Thursday, March 27, 2008

From Migrant Worker to Microsoft Role Model

The daughter of migrant workers, program manager Zoila Haro uses her success to inspire other minorities and women to pursue careers in technology.

When you’re poor and Latino and attending a school where three quarters of the student body is living in poverty, success can seem like an abstract notion, something only enjoyed by athletes or movie stars.

But when Microsoft’s Zoila Haro visited Cascade Middle School in Seattle recently,
students got to see someone who achieved success despite a background that isn’t much different from their own.

Now a program manager in MSN Platforms & Services, Haro spent her formative years shuttling between a two-bedroom adobe house in Juchipila, Mexico, and government housing in Modesto, California, where her parents labored as migrant workers. From an early age she rose at 4 a.m. to pick cherries, apricots, and peaches alongside her six brothers and sisters. Although Haro enjoyed the communal aspect of life in the work camp, her family struggled to make ends meet.

In an attempt to break the cycle of poverty, Haro’s older brothers and sister moved to the San Francisco area and took the 13-year-old with them. There, she finally got to attend a single school for the entire academic year. Enrolling at California State University, Chico, she became the first person in her family to attend college. Haro gravitated to engineering, where she excelled academically, landing internships at IBM and other companies before graduating in 2002 with a degree in computer information systems.

Nelly Lizarraga (right), a family support liaison at Cascade Middle School in Seattle, says it’s hard to find role models like Zoila Haro, whom students can identify with.

Hoping to get a job with Microsoft, she moved to Seattle the following year and found herself on the company payroll less than two months later. “It wasn’t as hard as I thought it would be,” admitted Haro, 30. “The hardest part was moving here. Like all major decision in life, it was something I needed to think through.”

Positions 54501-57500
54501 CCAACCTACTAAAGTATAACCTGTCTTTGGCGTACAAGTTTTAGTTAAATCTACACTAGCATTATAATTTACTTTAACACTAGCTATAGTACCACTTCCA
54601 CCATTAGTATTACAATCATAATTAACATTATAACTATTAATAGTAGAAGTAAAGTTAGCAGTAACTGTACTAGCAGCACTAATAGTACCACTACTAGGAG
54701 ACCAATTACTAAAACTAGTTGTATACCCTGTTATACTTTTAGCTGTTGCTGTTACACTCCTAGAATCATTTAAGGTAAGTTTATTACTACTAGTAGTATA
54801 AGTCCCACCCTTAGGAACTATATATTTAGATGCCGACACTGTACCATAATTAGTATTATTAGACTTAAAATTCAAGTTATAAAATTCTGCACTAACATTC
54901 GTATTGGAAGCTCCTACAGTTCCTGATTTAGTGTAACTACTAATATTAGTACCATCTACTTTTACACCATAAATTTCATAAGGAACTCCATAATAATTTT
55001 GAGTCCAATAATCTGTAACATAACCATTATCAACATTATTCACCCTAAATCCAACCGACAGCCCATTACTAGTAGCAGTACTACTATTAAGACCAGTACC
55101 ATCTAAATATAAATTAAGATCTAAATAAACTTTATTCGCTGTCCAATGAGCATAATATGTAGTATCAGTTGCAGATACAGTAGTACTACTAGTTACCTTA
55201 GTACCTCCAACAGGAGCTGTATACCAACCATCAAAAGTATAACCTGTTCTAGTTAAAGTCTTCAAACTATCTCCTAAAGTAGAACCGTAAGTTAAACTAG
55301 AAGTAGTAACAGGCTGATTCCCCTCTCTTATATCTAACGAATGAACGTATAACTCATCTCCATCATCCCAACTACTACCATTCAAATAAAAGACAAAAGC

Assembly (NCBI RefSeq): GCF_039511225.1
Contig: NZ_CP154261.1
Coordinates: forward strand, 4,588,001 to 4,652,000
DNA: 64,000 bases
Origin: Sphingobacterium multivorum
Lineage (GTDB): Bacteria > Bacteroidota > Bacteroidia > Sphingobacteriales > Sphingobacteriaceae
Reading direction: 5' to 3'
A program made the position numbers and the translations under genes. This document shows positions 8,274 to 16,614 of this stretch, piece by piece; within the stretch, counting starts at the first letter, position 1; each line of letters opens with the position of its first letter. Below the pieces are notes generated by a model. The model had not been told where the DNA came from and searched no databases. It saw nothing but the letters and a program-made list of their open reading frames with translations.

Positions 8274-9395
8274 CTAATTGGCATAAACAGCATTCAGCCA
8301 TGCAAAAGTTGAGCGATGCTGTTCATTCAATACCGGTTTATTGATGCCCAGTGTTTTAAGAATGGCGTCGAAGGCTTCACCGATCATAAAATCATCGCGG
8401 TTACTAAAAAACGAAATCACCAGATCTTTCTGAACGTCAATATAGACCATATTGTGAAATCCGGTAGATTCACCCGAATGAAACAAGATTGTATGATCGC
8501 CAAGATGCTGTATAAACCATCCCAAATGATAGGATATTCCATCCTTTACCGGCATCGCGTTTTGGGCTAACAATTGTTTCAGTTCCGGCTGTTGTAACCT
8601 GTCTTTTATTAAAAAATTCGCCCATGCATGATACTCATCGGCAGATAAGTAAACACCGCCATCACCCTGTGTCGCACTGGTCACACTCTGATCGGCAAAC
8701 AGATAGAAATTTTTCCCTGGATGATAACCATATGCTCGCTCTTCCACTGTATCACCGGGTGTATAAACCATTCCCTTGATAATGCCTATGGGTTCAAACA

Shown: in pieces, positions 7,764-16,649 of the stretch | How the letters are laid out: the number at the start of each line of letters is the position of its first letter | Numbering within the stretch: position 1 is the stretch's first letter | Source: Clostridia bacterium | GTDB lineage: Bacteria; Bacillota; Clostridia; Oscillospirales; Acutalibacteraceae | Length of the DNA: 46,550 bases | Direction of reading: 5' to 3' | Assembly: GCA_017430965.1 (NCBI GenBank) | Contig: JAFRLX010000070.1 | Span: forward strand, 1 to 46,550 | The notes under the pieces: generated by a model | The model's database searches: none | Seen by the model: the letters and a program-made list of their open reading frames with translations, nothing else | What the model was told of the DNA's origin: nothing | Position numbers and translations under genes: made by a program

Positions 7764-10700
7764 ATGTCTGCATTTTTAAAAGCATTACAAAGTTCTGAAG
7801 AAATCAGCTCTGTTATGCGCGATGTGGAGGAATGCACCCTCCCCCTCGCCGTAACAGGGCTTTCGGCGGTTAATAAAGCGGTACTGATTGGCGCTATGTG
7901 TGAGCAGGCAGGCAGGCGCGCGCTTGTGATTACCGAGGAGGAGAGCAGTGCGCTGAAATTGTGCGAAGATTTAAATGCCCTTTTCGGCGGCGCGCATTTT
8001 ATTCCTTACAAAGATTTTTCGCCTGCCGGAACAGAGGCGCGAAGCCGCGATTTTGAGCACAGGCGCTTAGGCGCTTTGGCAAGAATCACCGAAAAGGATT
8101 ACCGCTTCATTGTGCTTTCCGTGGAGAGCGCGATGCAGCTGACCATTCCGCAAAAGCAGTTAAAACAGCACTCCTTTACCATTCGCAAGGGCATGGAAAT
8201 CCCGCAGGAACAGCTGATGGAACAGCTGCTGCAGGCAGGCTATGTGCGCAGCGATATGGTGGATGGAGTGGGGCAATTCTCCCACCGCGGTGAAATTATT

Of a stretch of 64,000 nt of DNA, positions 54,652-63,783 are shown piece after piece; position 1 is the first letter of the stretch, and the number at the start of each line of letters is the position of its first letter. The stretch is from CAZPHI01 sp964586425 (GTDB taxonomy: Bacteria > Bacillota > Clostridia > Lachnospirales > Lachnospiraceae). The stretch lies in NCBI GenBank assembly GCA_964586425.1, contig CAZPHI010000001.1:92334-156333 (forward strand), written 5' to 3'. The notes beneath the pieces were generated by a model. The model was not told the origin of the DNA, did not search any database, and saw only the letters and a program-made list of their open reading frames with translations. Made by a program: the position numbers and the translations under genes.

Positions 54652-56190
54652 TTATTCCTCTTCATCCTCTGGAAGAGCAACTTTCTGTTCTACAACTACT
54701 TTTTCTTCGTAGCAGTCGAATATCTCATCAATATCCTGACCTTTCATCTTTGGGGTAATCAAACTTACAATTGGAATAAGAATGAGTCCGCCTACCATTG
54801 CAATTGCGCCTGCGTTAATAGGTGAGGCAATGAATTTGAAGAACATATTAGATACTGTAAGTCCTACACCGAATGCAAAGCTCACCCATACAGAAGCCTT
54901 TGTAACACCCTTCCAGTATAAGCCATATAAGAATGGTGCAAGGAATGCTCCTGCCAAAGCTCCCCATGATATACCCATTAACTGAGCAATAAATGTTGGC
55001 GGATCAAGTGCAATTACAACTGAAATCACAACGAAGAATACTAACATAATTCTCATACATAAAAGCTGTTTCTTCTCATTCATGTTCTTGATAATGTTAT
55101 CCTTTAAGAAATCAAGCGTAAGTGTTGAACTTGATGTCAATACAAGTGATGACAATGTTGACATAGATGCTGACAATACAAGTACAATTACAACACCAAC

Once she started at Microsoft, Haro didn’t waste any time reaching out to others who might benefit from her experience. She takes Latino college students on tours of the Microsoft campus and served as president of the local chapter of the Society of Hispanic Professional Engineers. “She’s really one of our great employee advocates in terms of wanting to touch more students and encouraging them to pursue careers in technology,” said Emily McKeon, a senior diversity marketing manager at Microsoft.

Addressing more than 500 students at Cascade Middle School in October, Haro shared the story of her life and mentioned the teachers who inspired her along the way. Most influential was Commander Petty, the head of the Naval Junior Reserve Officer Training Corp at Haro’s high school, who assured the teen – at that time, an undistinguished student – that anything was possible if she applied herself. “He really painted that picture in my mind of what I could do if I went to college,” Haro said.

She shared that same lesson with the students at Cascade, pointing out that by investing in college and professional development, they could reap rewards far greater than their friends who opt for a new car and low-wage job to pay for it.

The daughter of migrant workers, Zoila Haro, is now a program manager at Microsoft and a role model for women and minorities interested in pursuing technology careers.

Nelly Lizarraga, a family support liaison at Cascade, says it’s difficult to find role models that her students can relate to. “The students were really happy to hear that someone Latina can go from the fields to a big company,” she said. “They were really impressed that she was following her dreams.” They were also impressed, she added, that a huge corporation like Microsoft was interested in hearing what they had to say.

Given the decreasing number of students pursuing degrees in computer science or computer engineering, McKeon says it’s valuable having someone like Haro promoting the profession. “Sending people like Zoila out to be that role model for kids, showing kids that they can do anything and that computer science is a great career, really benefits Microsoft in the long run,” she said.

For her part, Haro says she’s just passing along what others did for her. “Not having members of my family who went to college … I had to rely a lot on the people around me. It was people who took me under their wing and helped me believe I can achieve greatness … that really made the difference. And that’s what I wanted to do for these students. If I can plant that same seed into their hearts … I would feel very fulfilled.”